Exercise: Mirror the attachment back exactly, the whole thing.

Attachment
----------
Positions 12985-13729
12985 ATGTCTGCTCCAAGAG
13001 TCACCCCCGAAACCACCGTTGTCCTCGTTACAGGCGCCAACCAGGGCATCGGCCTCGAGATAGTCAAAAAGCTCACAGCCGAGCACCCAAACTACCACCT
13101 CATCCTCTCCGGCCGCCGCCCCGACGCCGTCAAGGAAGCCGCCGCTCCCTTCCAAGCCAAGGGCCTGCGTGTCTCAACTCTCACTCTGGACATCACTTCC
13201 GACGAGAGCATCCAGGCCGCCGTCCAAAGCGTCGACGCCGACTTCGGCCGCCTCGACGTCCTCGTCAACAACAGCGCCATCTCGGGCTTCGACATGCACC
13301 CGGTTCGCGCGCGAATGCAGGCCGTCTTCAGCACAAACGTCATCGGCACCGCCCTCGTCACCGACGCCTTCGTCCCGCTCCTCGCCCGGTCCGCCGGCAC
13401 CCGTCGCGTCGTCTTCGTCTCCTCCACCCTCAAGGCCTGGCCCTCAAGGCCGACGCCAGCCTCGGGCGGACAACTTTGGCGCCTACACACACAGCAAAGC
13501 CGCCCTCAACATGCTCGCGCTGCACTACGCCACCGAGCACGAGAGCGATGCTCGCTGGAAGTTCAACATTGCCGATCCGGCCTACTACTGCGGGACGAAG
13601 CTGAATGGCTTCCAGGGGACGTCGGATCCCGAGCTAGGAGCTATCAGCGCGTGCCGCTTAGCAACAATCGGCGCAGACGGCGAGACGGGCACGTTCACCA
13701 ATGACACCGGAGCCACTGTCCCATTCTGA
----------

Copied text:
Positions 12985-13729
12985 ATGTCTGCTCCAAGAG
13001 TCACCCCCGAAACCACCGTTGTCCTCGTTACAGGCGCCAACCAGGGCATCGGCCTCGAGATAGTCAAAAAGCTCACAGCCGAGCACCCAAACTACCACCT
13101 CATCCTCTCCGGCCGCCGCCCCGACGCCGTCAAGGAAGCCGCCGCTCCCTTCCAAGCCAAGGGCCTGCGTGTCTCAACTCTCACTCTGGACATCACTTCC
13201 GACGAGAGCATCCAGGCCGCCGTCCAAAGCGTCGACGCCGACTTCGGCCGCCTCGACGTCCTCGTCAACAACAGCGCCATCTCGGGCTTCGACATGCACC
13301 CGGTTCGCGCGCGAATGCAGGCCGTCTTCAGCACAAACGTCATCGGCACCGCCCTCGTCACCGACGCCTTCGTCCCGCTCCTCGCCCGGTCCGCCGGCAC
13401 CCGTCGCGTCGTCTTCGTCTCCTCCACCCTCAAGGCCTGGCCCTCAAGGCCGACGCCAGCCTCGGGCGGACAACTTTGGCGCCTACACACACAGCAAAGC
13501 CGCCCTCAACATGCTCGCGCTGCACTACGCCACCGAGCACGAGAGCGATGCTCGCTGGAAGTTCAACATTGCCGATCCGGCCTACTACTGCGGGACGAAG
13601 CTGAATGGCTTCCAGGGGACGTCGGATCCCGAGCTAGGAGCTATCAGCGCGTGCCGCTTAGCAACAATCGGCGCAGACGGCGAGACGGGCACGTTCACCA
13701 ATGACACCGGAGCCACTGTCCCATTCTGA